House bill seeks higher pay for private school teachers
Delon Porcalla (The Philippine Star) - December 12, 2019 - 12:00am

MANILA, Philippines — In order to address the glaring disparity, a party-list organization representing teachers has filed a bill at the House of Representatives that aims to increase the salaries of private school teachers whose pay has been below their counterparts in public schools. 

House Bill 5166, authored  and filed by Rep. France Castro of ACT Teachers, aims to increase the minimum salaries of private school teachers, or at the entry level, to P30,000 a month. 

 “It is true that many private schools receive lower salaries than public school teachers. That is why we filed a bill increasing the minimum monthly salaries of private school teachers to P30,000,” Castro said. 

 Castro, an assistant minority leader, added private school teachers, particularly those assigned in basic education and outside the National Capital Region, “suffer unequal treatment when it comes to their salaries and benefits.”

“Private school teachers, like their counterparts in the public sector, have been calling for a substantial increase in their salaries.

Teachers in the private sector are not spared from huge class sizes and additional tasks apart from their teaching responsibility. They are also overworked and underpaid,” she said in a statement.  

According to her, many private school teachers receive salaries that are not commensurate to their status as teachers.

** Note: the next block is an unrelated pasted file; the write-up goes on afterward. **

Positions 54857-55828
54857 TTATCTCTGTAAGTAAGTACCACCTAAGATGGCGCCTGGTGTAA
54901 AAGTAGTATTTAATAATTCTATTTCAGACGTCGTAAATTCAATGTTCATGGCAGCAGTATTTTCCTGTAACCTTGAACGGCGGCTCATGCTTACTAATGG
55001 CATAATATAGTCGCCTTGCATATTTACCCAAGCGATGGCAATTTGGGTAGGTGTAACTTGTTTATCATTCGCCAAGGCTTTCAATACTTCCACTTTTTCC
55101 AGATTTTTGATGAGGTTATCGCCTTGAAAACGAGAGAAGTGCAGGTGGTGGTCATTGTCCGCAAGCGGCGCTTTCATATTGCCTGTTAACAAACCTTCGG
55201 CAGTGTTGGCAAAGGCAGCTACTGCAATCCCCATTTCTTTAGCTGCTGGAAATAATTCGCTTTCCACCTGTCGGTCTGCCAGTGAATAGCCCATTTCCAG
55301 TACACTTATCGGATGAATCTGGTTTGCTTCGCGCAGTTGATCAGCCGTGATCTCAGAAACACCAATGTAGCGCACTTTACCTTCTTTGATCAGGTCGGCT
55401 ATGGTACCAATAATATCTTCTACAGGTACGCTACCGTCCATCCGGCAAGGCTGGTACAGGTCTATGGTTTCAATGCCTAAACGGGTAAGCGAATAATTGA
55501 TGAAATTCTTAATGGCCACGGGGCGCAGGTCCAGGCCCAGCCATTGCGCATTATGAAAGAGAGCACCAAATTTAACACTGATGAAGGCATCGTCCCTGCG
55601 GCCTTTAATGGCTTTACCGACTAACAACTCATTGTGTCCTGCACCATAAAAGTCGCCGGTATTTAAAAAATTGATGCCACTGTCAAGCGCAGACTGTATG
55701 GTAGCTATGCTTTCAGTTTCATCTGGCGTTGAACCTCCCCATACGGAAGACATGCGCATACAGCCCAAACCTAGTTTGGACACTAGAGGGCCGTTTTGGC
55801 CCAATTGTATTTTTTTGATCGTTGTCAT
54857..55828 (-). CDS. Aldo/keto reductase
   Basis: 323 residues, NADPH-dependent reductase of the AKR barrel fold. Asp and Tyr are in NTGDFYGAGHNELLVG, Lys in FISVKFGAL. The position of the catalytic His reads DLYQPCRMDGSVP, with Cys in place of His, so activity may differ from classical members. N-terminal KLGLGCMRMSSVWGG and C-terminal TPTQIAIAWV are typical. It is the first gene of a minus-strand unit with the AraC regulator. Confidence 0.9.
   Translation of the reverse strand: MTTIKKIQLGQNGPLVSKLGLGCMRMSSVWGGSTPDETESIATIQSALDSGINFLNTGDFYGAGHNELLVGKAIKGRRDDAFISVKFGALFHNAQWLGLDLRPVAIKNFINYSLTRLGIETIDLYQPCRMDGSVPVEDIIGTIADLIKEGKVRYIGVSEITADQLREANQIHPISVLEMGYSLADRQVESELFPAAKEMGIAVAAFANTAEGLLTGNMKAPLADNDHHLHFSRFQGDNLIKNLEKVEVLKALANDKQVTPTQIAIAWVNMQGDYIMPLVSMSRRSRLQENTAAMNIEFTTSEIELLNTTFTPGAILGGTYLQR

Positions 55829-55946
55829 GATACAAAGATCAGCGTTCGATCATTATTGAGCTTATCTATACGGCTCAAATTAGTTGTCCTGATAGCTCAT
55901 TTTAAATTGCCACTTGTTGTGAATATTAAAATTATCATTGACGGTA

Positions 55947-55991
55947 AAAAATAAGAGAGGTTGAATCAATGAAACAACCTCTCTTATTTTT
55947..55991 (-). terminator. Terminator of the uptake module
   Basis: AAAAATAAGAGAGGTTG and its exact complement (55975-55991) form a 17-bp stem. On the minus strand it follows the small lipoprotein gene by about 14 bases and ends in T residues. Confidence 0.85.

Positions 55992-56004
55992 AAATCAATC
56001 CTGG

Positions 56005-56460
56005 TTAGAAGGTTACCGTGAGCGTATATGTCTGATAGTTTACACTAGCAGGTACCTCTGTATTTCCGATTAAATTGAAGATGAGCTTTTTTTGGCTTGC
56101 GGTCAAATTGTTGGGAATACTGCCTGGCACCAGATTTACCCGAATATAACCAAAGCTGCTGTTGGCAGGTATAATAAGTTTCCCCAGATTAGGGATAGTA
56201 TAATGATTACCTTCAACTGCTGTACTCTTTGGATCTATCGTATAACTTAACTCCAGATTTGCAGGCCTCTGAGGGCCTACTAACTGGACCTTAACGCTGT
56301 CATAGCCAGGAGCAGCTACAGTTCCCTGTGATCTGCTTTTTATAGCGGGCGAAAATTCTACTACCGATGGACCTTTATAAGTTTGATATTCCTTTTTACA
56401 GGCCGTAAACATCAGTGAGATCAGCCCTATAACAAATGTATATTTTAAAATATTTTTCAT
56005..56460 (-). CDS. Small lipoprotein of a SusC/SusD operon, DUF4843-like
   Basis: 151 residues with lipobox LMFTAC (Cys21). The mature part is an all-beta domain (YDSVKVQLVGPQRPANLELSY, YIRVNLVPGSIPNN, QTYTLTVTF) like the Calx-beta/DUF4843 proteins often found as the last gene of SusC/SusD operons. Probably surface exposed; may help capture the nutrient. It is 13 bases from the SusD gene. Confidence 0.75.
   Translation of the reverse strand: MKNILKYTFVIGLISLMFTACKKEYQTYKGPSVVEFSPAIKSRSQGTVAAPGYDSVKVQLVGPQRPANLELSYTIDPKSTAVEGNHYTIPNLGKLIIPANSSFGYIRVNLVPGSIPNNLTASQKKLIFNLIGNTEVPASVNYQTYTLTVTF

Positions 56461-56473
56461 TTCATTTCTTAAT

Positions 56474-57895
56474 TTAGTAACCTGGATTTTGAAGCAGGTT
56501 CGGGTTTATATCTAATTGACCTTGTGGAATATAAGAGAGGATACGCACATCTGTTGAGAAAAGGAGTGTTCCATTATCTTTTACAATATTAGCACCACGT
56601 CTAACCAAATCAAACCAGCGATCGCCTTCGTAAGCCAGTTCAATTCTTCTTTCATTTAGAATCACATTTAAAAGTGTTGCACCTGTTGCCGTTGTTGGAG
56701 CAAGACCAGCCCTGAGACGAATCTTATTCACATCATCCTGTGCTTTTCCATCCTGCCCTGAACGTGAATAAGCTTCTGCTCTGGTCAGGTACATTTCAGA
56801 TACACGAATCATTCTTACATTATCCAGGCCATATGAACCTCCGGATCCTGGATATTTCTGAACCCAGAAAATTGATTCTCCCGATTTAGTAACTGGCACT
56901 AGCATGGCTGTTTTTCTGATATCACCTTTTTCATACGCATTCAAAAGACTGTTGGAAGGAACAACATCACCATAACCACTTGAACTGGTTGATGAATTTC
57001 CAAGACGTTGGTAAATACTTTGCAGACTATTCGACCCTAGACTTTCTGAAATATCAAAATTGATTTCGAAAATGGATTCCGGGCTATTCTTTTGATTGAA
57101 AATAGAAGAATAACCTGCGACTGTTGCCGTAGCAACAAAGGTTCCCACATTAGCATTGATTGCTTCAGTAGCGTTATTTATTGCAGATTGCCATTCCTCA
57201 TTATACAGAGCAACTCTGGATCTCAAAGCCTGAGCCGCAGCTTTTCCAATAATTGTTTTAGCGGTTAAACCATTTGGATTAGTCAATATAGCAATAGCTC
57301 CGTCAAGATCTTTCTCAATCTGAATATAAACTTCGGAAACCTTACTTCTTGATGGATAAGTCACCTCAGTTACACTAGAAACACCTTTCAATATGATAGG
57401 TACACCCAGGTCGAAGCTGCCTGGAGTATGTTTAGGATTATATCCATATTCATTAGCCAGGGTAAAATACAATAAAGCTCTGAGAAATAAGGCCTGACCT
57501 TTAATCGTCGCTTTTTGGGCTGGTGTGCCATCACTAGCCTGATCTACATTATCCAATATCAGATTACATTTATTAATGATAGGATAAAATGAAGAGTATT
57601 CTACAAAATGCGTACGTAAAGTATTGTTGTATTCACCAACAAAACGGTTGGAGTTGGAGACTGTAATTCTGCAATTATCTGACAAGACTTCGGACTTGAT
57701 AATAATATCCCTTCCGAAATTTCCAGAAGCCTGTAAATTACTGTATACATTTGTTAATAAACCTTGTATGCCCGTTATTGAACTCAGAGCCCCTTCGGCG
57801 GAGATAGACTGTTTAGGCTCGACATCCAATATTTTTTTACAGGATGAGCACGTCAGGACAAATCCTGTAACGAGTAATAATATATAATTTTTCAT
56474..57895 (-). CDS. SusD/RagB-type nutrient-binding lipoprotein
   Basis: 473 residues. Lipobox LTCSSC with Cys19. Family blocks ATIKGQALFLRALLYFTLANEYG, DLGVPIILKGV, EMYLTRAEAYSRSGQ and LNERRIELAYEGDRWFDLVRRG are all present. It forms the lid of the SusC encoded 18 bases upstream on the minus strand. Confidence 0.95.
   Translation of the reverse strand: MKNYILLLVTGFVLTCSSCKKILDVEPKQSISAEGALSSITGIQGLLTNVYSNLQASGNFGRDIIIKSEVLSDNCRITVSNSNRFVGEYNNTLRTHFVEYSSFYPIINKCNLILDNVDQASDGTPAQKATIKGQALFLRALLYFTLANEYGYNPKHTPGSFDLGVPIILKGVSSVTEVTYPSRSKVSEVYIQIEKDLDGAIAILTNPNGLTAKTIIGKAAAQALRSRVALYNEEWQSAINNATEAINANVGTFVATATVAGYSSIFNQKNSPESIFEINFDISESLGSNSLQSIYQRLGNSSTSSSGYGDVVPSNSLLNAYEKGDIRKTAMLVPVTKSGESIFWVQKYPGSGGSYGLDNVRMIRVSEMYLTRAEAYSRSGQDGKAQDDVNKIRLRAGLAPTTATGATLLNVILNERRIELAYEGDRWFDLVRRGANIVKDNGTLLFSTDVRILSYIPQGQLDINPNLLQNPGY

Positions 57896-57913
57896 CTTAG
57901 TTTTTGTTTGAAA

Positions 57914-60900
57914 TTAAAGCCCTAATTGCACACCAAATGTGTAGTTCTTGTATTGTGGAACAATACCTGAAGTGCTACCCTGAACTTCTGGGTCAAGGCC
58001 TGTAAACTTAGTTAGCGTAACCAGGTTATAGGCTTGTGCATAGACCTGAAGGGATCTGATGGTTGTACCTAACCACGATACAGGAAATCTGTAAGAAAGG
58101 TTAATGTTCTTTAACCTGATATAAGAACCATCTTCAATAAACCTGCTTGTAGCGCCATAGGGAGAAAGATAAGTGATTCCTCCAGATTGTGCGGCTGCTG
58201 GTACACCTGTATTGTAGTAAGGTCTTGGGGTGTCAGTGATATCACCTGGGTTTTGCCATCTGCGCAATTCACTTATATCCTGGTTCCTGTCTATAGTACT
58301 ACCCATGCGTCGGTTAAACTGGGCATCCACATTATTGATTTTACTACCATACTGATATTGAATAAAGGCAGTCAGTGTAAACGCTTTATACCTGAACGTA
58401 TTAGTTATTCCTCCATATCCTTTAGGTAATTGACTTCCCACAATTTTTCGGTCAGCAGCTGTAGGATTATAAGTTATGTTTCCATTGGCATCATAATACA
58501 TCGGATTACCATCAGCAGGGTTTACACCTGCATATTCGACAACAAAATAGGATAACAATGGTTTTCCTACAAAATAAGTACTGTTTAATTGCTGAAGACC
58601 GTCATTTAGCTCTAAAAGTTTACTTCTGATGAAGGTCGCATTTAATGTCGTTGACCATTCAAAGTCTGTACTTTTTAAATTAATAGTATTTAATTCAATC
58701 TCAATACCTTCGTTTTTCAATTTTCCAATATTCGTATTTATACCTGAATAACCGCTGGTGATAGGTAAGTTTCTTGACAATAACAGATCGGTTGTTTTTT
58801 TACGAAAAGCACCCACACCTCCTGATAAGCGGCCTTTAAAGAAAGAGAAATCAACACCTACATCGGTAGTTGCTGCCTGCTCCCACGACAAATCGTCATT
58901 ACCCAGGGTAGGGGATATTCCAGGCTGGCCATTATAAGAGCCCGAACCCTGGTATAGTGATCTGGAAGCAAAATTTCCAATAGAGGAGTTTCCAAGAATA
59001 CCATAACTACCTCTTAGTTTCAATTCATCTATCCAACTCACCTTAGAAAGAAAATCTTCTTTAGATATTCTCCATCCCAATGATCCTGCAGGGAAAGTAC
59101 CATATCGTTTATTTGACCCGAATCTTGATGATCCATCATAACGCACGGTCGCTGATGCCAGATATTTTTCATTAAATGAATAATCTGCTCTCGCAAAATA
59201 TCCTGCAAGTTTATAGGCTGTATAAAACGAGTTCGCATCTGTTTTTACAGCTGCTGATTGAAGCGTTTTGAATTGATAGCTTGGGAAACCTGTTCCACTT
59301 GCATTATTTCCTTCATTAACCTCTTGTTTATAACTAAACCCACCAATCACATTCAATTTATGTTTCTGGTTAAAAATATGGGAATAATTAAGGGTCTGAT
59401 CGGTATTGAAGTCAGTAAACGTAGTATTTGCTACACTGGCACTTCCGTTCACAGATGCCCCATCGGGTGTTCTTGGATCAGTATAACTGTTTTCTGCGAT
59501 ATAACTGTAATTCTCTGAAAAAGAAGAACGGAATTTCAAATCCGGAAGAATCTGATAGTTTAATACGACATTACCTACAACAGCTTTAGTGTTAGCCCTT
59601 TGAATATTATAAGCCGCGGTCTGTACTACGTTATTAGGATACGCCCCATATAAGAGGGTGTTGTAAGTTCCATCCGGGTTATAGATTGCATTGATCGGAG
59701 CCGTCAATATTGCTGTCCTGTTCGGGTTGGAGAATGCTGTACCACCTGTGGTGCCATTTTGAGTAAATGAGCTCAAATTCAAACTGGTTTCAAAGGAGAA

“There are even reports of private elementary and high school teachers being paid salaries ranging from P3,000 to P6,000. This despite being licensed professional teachers and possess the necessary and desirable qualifications for teaching,” Castro lamented. 

 According to the Annual Survey of Philippine Business and Industry for the Education sector for all establishment in 2015, there were already 43,900 primary and elementary private school teachers, 94,300 general secondary private school teachers and 28,700 private pre-primary or pre-school teachers.

“Filipinos are left struggling to make ends meet as prices of basic commodities and necessities such as food, rent, electricity, water and gas remain high. Private school teachers are no exceptions,” she maintained. 

 “They are struggling to put food on their tables as the higher cost of living continues to hit them. Thus, we support their resounding call of teachers in both public and private sector for the immediate grant of substantial salary increases now,” Castro said.

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